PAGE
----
The reminder system, called ClinfoTracker, was developed by family medicine doctors to help track and manage primary care. The system encourages doctors and patients to follow guidelines for managing chronic diseases or for prevention screenings.
In the current study, ClinfoTracker was integrated into twelve primary care practices participating in the Great Lakes Research into Practice Network, a statewide practice-based research network in Michigan.
The system printed reminders for patients who met general guidelines for colorectal cancer screening, based on age and history of prior screening. The reminders went to doctors only for eight of the practices and to doctors and patients for four of the practices.
The study followed the practices for nine months. The researchers found that average screening rates at the beginning of the study were 41.7 percent. By the end of the study, that had jumped to 66.5 percent.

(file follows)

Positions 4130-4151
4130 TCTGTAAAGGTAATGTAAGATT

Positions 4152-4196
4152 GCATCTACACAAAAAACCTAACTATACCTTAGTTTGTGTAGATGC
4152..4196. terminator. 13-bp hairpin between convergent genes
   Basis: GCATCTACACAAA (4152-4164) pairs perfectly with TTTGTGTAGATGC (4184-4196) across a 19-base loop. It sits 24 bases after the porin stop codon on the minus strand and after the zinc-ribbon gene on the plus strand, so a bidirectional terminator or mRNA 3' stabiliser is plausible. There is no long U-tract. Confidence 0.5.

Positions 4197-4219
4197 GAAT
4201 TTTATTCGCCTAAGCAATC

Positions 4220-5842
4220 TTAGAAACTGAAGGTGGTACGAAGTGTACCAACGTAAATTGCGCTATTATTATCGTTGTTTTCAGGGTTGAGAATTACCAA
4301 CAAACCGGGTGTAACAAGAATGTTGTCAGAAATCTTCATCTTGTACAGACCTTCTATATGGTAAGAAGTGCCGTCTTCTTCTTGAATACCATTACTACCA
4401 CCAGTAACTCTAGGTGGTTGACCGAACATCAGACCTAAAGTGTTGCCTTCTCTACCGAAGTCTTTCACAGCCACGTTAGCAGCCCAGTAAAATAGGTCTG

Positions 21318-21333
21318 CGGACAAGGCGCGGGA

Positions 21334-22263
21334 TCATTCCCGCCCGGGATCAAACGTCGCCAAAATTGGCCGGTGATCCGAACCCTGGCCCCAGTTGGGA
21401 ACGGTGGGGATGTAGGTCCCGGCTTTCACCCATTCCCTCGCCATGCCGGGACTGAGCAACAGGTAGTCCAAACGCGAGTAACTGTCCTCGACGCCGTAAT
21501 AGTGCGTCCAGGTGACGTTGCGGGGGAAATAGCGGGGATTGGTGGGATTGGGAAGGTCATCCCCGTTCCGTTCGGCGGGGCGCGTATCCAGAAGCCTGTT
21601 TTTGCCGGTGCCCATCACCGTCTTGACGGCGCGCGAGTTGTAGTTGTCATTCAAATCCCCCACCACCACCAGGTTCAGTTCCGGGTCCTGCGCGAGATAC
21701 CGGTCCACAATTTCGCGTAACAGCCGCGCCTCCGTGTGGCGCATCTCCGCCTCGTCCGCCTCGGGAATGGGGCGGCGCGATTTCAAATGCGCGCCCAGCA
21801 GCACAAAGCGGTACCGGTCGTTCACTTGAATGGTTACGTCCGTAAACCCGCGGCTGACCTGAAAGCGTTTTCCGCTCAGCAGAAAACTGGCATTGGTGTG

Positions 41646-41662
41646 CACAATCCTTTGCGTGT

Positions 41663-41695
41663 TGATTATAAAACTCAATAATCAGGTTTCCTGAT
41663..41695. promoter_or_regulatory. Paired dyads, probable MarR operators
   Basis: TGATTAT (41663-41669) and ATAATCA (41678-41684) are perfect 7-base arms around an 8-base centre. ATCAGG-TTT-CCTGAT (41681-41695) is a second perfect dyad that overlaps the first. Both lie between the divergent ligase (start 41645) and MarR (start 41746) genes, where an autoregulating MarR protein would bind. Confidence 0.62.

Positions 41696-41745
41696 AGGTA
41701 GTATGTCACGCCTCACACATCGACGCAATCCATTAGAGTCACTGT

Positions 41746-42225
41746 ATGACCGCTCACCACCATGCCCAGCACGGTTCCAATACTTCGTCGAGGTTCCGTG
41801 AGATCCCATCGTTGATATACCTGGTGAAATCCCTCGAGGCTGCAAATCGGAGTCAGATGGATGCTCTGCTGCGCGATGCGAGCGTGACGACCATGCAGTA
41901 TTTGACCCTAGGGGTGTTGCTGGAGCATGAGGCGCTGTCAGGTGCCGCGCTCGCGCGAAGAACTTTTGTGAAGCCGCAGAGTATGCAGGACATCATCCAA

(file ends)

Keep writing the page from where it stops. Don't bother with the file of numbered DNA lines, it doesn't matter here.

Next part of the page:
“We felt there was a need to develop a reminder and tracking system that could be generalised in very distinct, diverse practices. We found the ClinfoTracker system could fit relatively easily into routine patient care flow and was easy to implement into a practice,” says study author Donald Nease and co-creator of the software.
The software can also assist with chronic care, such as diabetes testing, as well as with cancer screenings and other routine tests. Traditionally, doctors have used flow sheets, which are typically on paper, to track problems, testing and screenings.
A computerised system allows doctors to mark whether a test was completed, ordered, discussed with the patient or refused by the patient. If a test was ordered but not completed, the system can generate a reminder, a call list or mailing list for the doctor or office staff to follow up again. “It keeps the issue active with that patient,” Nease says.
MEDICA.de; Source: University of Michigan Health System (UMHS)